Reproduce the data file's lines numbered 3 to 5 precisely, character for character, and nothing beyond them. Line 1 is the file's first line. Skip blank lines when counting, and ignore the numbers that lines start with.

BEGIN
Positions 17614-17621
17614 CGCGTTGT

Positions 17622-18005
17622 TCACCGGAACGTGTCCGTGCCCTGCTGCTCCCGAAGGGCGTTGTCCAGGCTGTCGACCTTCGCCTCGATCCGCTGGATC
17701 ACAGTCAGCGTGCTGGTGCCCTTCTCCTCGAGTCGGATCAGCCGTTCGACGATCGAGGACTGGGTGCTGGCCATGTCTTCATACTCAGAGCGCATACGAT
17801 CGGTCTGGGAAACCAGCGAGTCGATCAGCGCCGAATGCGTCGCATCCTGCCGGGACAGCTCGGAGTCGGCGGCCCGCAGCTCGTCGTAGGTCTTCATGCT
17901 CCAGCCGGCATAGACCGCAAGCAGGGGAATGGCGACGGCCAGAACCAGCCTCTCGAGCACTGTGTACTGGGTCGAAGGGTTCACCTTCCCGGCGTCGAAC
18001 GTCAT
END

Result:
Positions 17622-18005
17622 TCACCGGAACGTGTCCGTGCCCTGCTGCTCCCGAAGGGCGTTGTCCAGGCTGTCGACCTTCGCCTCGATCCGCTGGATC
17701 ACAGTCAGCGTGCTGGTGCCCTTCTCCTCGAGTCGGATCAGCCGTTCGACGATCGAGGACTGGGTGCTGGCCATGTCTTCATACTCAGAGCGCATACGAT